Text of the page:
Author: Alex Gorzen

Alex Gorzen has been helping others with technology his whole life. He played with computers even before he could read and wants to make sure his children share that same love as they grow up. In his free time, he enjoys gardening, building things, and learning new skills.

Reading Time: 4 minutes

Using PhpMyAdmin to search for records and information in your database can quickly help you get the information you need without having to run advanced search queries. This tutorial assumes you have already logged in to PhpMyAdmin, and shows how to search by keyword and for a range of records.

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Reading Time: 3 minutes

In this tutorial, we will explore how to run SQL queries on a database within PhpMyAdmin. SQL stands for Structured Query Language. SQL statements or queries are used to perform database tasks such as searching, updating, or retrieving data from a database.

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Reading Time: 4 minutes

This tutorial assumes you’ve already logged in to PhpMyAdmin. Now let’s familiarize ourselves with databases and PhpMyAdmin.

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Reading Time: 2 minutes

Working with a database can sometimes be intimidating, but PhpMyAdmin can simplify tasks by providing a control panel to view or edit your MySQL or MariaDB database.  In this quick tutorial, we’ll show you how to install PhpMyAdmin on an Ubuntu VPS server.

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Reading Time: 2 minutes
Pre-Flight Check
  • These instructions are intended specifically for listing the existing compiled PHP modules from the command line.
  • Your server environment may be different, but we will go over several options that you might run into. We'll be using an Ubuntu Server with only a single PHP version on it, and two CentOS 7 servers, one with cPanel and one with InterWorx.
How to List Compiled PHP Modules from Command Line

Single PHP Version

If your server only has a single PHP version installed, you can run this PHP command anywhere, and it will give you the same list of modules. The general command we will be using is php -m. This command will give you the full list of installed PHP modules/extensions.

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Reading Time: 3 minutes

While automated backups are important, sometimes you just want to take a MySQL dump of the database before making a change to your site. When modifying files in Linux, you can simply copy a file to another name to make a new copy. In this tutorial, we will show you how to create a backup of your database (or multiple databases) and also how to restore a backup from either command line or cPanel.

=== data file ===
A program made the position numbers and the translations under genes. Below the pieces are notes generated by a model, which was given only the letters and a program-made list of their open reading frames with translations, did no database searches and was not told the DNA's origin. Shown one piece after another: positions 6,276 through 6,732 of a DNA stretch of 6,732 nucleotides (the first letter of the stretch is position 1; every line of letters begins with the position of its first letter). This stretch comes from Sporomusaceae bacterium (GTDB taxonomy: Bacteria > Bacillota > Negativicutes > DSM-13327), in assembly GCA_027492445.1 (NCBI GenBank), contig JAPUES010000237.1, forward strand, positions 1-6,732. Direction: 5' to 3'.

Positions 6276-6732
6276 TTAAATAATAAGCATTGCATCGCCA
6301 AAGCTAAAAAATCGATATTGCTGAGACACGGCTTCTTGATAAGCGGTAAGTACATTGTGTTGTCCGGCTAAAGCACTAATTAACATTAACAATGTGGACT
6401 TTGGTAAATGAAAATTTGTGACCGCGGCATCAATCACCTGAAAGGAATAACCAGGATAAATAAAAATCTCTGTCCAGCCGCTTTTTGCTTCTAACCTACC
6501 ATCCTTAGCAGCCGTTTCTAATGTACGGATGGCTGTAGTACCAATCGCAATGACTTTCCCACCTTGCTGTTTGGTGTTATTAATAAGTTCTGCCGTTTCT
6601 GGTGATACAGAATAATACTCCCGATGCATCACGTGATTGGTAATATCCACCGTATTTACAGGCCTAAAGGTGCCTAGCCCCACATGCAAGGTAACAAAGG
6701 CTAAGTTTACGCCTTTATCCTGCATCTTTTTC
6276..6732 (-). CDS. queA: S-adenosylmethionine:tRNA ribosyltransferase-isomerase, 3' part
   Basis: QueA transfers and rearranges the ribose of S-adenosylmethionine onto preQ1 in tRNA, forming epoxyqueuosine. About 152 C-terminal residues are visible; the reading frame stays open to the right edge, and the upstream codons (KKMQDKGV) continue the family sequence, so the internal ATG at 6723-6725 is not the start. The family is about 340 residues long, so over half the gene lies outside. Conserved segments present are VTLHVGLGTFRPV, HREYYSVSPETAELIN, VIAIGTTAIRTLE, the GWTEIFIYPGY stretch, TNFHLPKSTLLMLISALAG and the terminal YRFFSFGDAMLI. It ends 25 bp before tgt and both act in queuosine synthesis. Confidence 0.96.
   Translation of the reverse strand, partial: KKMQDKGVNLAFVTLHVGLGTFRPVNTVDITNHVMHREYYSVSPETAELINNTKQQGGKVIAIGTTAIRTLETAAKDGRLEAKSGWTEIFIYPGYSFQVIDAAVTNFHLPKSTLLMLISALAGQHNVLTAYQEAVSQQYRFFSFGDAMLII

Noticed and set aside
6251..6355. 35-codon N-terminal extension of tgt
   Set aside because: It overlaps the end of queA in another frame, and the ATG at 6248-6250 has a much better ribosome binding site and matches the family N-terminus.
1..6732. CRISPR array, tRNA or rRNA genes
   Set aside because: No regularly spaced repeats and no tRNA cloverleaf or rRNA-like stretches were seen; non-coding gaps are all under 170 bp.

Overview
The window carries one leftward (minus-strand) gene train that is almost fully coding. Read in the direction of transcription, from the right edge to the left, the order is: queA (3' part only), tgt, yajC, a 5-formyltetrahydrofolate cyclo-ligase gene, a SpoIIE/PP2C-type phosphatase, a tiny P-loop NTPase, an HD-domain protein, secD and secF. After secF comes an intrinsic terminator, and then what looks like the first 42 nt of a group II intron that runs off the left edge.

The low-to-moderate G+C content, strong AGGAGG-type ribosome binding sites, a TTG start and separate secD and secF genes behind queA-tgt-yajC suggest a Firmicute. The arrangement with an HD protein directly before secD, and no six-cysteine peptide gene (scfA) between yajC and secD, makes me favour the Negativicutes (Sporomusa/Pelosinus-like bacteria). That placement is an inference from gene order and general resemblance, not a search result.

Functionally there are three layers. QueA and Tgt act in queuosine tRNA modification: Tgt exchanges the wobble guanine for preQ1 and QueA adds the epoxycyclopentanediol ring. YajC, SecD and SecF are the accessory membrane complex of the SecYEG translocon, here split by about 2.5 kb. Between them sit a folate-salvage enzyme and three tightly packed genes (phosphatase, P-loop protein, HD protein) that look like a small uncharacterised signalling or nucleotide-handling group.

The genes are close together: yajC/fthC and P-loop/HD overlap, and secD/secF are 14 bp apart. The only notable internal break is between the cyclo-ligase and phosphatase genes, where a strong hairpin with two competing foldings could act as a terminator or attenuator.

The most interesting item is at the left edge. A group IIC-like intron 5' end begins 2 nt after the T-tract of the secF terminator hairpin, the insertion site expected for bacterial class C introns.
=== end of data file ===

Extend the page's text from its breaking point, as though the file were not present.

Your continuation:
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How To Secure Your WordPress Site

Posted on by Alex Gorzen | Updated:
Reading Time: 4 minutes

WordPress is one of the most popular Content Management Systems on the Internet. Due to its popularity, it is also the target of many hackers.  We’re here to show you our top 5 recommendations on how to secure your WordPress site based on issues we’ve come across.

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How To List Users in CentOS 7

Posted on by Alex Gorzen | Updated:
Reading Time: 3 minutes

Adding a user in CentOS is a common task for most Linux admins. Users have unique username’s and occasionally you may wonder if a username is in use or need other details about the user (like their group ID). We’ll show you how to see a list of users after logging into your Liquid Web CentOS 7 server. Once you've logged in via SSH, you'll be able to run the commands below and get the information you need. Let’s get started!

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How to Install PHP 7.2 on Ubuntu 16.04

Posted on by Alex Gorzen | Updated:
Reading Time: 6 minutes

Using PHP 7.2 on an Ubuntu dedicated server is highly recommended over previous PHP versions for several reasons, first being security. Active Support for PHP 7.2 goes until November 30th, 2019 and Security Support until Nov. 30, 2020. Older versions like 7.0 and anything 5.6 and below are no longer getting any support and can leave open security holes on a server if they are not replaced. Another main reason to upgrade is the big performance increase over previous versions when PHP 7.2 is installed and is using the OPcache module.  This can greatly decrease the time it takes for your web page to load! If you are developing a site locally or launching it on one of Liquid Web’s Ubuntu VPS or Dedicated Servers, using PHP 7.2 or newer would be the way to go.

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Reading Time: 4 minutes

Cron jobs are an incredibly useful Linux tool aimed at saving you time by scheduling tasks within your server. A programmed cron task will execute commands within a script by the minute, day, week or month. They can be scheduled to do many tasks including backing up your server’s files nightly, updating inventory orders in a database or even compressing files for migrating. Repetitive tasks become a cinch when incorporating a cron job. While there are numerous ways to run a cron task, we will be using the crontab option that is inherent within Ubuntu to set up a nightly backup of our website.

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